Sudan declares 3-month state of emergency over deadly floods

Floods have killed at least 99 people this year and caused total and partial collapse of more than 100,000 homes.

Authorities in Sudan have declared a national state of emergency for three months and designated the country a natural disaster zone after flooding that has killed dozens of people.

Lena el-Sheikh, Sudan’s minister of labour and social development, said in addition to 99 deaths, floods this year have injured 46 people, inflicted damage on more than half a million people and caused the total and partial collapse of more than 100,000 homes.

The rates of floods and rain for this year exceeded the records set during the years 1946 and 1988, with expectations of continued rising indicators, state news agency SUNA quoted el-Sheikh as saying on Saturday.

“This isn’t the first time the Nile has flooded its banks, but those affected say it’s the worst they’ve ever seen,” Al Jazeera’s Hiba Morgan, reporting from the capital, Khartoum said, adding that at least half a million people have been forced out of their homes as a result of the major rise in the Nile’s water levels. 

Sudanese authorities have declared their country a natural disaster area and imposed a three-month state of emergency across the country [Marwan Ali/AP Photo]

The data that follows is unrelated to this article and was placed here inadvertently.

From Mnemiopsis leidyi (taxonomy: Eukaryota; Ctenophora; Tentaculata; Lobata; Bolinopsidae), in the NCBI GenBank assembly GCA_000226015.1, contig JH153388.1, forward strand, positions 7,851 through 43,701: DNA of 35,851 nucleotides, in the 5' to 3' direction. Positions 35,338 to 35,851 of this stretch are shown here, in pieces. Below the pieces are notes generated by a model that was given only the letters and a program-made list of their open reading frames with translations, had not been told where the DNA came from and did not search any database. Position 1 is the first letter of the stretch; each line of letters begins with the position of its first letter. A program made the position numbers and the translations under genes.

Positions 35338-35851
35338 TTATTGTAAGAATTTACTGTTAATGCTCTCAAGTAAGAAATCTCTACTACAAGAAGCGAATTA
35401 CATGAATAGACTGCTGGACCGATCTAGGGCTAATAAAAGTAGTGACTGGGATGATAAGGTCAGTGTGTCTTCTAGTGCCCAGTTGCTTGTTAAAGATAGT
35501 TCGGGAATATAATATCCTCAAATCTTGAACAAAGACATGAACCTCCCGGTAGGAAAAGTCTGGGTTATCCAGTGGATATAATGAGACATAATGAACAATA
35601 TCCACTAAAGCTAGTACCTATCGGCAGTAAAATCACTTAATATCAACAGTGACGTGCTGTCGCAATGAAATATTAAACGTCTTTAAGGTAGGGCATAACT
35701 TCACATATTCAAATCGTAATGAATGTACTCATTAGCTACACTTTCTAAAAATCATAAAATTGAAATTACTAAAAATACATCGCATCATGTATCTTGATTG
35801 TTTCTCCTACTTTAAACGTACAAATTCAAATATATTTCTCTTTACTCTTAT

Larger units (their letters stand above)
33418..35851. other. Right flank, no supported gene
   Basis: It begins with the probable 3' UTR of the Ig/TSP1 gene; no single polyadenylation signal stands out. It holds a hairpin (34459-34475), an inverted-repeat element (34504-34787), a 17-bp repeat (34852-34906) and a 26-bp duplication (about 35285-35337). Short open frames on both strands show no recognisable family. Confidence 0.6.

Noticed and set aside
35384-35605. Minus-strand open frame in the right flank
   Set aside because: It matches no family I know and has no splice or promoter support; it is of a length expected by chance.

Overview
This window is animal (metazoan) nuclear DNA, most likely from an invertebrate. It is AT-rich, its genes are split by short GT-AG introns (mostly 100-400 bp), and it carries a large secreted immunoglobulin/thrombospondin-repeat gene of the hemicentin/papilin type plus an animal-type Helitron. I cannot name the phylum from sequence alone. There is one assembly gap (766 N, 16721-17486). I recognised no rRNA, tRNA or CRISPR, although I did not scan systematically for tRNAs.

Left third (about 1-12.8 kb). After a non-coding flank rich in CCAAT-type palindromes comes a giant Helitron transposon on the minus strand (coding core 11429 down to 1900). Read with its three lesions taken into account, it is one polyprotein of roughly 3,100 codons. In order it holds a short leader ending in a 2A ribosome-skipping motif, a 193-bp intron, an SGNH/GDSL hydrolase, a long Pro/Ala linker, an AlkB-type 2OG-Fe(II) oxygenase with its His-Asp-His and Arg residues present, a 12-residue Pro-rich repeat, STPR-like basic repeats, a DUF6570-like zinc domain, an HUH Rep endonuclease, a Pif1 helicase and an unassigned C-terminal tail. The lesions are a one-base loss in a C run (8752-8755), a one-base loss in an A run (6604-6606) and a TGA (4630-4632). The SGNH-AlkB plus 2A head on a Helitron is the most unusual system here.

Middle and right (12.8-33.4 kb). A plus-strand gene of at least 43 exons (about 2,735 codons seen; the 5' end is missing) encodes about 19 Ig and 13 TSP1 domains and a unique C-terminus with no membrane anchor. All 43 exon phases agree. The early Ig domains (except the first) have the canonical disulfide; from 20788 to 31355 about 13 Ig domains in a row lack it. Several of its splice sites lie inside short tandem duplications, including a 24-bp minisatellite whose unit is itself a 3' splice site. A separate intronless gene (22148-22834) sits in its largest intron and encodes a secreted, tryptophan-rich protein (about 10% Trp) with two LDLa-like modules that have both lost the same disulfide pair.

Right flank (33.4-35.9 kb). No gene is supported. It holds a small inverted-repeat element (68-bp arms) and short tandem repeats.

“The amount of water was unimaginable,” Omar Ahmed, a resident of Um Dom, east of Khartoum, told Al Jazeera. “I was at home not expecting the water to reach my house. It reached the house before me, my house, and the homes after me. Around my house, more than 40 homes were destroyed by the floods.”

Alwaly Abdeljaleel, another Um Dom resident, said: “People have taken their properties and left their homes. We have houses that have been partially destroyed and houses that have completely collapsed.”

Climate change

Meanwhile, Sudan’s Security and Defence Council announced the formation of a supreme committee to deal with the ramifications of the floods, SUNA reported.

Sudan’s rainy season begins in June and continues through to October, which means the country experiences floods and torrential rains annually.

The committee warned on Friday the country may face more rains, adding that the water level in the Blue Nile rose to a record 17.58 metres.

Experts say a large part of the problem because of climate change.

“The rains usually come at a certain time and people have been counting on that, and they move to areas where the Nile borders the banks,” Marwa Taha, a climate change expert, told Al Jazeera.

“But this year we’ve seen an increase in the amount of rainfall because of climate change and so the Nile has flooded more than before. In addition, a lot of trees have been cut down to make place for residential areas near the Nile, affecting the valleys where the water would flow through.” 

People walk on sandbags to reach their homes in the town of Shaqilab, about 15 miles (25 km) southwest of the capital, Khartoum [Marwan Ali/AP Photo]
Source : Al Jazeera, News Agencies

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